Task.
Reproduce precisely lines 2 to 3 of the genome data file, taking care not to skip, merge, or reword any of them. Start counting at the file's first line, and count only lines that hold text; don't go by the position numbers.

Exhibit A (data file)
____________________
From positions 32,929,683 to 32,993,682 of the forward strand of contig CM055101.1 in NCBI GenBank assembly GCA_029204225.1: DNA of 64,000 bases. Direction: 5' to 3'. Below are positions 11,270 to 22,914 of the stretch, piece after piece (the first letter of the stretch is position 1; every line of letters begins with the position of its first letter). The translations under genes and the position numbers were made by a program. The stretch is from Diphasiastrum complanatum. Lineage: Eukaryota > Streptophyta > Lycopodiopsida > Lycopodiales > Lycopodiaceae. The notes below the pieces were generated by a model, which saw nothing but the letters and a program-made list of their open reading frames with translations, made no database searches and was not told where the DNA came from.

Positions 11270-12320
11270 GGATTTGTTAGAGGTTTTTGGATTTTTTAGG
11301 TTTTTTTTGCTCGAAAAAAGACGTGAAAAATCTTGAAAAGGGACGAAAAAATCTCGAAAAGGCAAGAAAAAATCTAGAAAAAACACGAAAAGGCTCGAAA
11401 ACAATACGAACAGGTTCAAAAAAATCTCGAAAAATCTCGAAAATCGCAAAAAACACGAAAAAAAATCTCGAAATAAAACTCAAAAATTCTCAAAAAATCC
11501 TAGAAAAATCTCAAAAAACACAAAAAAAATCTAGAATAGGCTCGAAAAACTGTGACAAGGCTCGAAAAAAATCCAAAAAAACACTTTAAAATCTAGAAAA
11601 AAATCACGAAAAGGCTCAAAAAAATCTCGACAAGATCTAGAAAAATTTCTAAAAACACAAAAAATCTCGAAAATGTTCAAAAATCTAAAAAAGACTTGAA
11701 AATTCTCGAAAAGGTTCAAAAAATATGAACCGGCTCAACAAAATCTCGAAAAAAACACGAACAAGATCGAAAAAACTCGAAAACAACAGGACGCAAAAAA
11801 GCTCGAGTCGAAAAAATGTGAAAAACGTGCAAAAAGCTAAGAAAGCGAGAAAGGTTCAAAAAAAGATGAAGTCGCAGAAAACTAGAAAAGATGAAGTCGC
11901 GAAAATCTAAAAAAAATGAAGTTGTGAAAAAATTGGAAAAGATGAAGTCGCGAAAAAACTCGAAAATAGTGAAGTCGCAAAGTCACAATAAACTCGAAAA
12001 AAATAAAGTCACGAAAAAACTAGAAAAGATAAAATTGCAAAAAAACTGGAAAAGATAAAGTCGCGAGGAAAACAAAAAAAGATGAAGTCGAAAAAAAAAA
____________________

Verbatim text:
Positions 11270-12320
11270 GGATTTGTTAGAGGTTTTTGGATTTTTTAGG